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NCJRS Abstract

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NCJ Number: 120279 Find in a Library
Title: Private Security Industry: Towards 1992
Author(s): S Bailey; G Lynn
Corporate Author: Northumbria Police
Chief Constable's Office
Force Headquarters
United States of America
Date Published: 1989
Page Count: 52
Sponsoring Agency: Northumbria Police
Ponteland NE2 0B1, England
Type: Issue Overview
Format: Document
Language: English
Country: United Kingdom
Annotation: The private security industry in England and Wales is examined in terms of its recent growth and the issues of cost, accountability, control, and value.
Abstract: Private security includes guard and patrol services, alarms and other theft-prevention approaches, and other security technology such as access controls and closed-circuit television. The private security industry has experienced tremendous growth in recent years. In addition, shopping malls, residential communities, schools, and other areas are increasingly using private security patrols for public areas. However, the level of training and the qualifications of the security personnel are not known. Additional issues are whether controls are needed to ensure accountability and whether tax and cost issues are resulting in the replacement of police with private security personnel. The government Green Paper published 10 years ago took a narrow view of the issues, overlooking issues of the benefits of an improvement in training standards. Thus, the British Security Industry Association currently provides the only source of standards and control. Further control imposed by the government is unlikely, although the establishment of a single European market will influence future developments in the security industry. This industry will continue to be part of a multi-agency effort to address crime and can be a major force for good if it uses proper safeguards and is seen as efficient and well managed. Appended cost analysis, discussion of supervision, and list of 23 sources.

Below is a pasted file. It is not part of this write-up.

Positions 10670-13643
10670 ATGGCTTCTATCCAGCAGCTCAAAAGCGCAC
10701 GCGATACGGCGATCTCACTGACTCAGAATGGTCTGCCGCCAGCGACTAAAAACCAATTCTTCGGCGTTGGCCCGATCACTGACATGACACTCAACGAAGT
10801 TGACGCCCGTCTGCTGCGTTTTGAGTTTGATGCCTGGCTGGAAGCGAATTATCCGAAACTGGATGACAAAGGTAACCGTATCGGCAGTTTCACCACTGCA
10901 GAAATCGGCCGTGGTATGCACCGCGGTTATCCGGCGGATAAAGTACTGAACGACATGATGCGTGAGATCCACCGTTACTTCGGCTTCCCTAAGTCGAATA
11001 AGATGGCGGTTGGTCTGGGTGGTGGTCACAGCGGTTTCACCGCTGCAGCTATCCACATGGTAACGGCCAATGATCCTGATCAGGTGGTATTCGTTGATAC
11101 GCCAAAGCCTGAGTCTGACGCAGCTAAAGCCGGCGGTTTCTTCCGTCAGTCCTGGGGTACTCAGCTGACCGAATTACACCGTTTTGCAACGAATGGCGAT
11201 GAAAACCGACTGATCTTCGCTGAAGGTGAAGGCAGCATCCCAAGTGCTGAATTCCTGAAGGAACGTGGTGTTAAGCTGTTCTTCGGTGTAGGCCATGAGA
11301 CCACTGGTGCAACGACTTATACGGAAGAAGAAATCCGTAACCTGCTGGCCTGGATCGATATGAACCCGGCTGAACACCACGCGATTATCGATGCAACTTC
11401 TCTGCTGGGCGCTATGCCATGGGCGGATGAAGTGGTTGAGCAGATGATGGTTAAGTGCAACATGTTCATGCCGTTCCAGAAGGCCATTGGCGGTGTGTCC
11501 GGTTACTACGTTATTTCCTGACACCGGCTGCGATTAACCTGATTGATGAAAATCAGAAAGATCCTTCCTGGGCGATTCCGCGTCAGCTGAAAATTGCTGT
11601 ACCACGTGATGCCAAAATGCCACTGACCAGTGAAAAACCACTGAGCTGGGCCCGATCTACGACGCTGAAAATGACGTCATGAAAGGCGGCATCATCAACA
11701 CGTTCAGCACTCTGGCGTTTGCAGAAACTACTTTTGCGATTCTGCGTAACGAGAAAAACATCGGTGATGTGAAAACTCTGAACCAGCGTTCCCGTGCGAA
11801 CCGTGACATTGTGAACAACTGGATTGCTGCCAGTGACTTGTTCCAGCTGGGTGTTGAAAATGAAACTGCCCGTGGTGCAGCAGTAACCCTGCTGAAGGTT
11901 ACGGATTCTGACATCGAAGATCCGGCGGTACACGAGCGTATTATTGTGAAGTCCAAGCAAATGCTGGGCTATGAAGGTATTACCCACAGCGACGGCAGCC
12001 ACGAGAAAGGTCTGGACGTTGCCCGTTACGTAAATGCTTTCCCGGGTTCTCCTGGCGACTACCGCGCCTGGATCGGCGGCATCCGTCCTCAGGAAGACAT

Main Term(s): Private police
Index Term(s): England; Police-private police cooperation; Privatization; Security; Wales
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